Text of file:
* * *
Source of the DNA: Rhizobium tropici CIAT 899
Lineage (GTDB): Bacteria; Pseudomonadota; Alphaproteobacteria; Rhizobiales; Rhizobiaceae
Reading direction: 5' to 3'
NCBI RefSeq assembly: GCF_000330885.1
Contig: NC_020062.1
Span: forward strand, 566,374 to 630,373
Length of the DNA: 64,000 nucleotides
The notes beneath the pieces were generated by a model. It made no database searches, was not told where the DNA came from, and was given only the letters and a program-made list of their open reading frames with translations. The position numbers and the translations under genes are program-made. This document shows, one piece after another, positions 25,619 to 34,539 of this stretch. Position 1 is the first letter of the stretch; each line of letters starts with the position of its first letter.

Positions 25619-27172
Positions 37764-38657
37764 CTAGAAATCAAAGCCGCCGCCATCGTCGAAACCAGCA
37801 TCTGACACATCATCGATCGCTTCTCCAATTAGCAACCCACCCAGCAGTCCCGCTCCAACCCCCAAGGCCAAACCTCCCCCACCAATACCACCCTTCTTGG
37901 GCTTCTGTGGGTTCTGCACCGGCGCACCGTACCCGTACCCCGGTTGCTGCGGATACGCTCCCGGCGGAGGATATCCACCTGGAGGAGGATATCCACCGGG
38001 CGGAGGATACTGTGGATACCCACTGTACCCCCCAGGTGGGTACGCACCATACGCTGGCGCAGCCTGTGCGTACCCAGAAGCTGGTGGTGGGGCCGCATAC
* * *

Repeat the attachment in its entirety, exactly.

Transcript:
Source of the DNA: Rhizobium tropici CIAT 899
Lineage (GTDB): Bacteria; Pseudomonadota; Alphaproteobacteria; Rhizobiales; Rhizobiaceae
Reading direction: 5' to 3'
NCBI RefSeq assembly: GCF_000330885.1
Contig: NC_020062.1
Span: forward strand, 566,374 to 630,373
Length of the DNA: 64,000 nucleotides
The notes beneath the pieces were generated by a model. It made no database searches, was not told where the DNA came from, and was given only the letters and a program-made list of their open reading frames with translations. The position numbers and the translations under genes are program-made. This document shows, one piece after another, positions 25,619 to 34,539 of this stretch. Position 1 is the first letter of the stretch; each line of letters starts with the position of its first letter.

Positions 25619-27172
Positions 37764-38657
37764 CTAGAAATCAAAGCCGCCGCCATCGTCGAAACCAGCA
37801 TCTGACACATCATCGATCGCTTCTCCAATTAGCAACCCACCCAGCAGTCCCGCTCCAACCCCCAAGGCCAAACCTCCCCCACCAATACCACCCTTCTTGG
37901 GCTTCTGTGGGTTCTGCACCGGCGCACCGTACCCGTACCCCGGTTGCTGCGGATACGCTCCCGGCGGAGGATATCCACCTGGAGGAGGATATCCACCGGG
38001 CGGAGGATACTGTGGATACCCACTGTACCCCCCAGGTGGGTACGCACCATACGCTGGCGCAGCCTGTGCGTACCCAGAAGCTGGTGGTGGGGCCGCATAC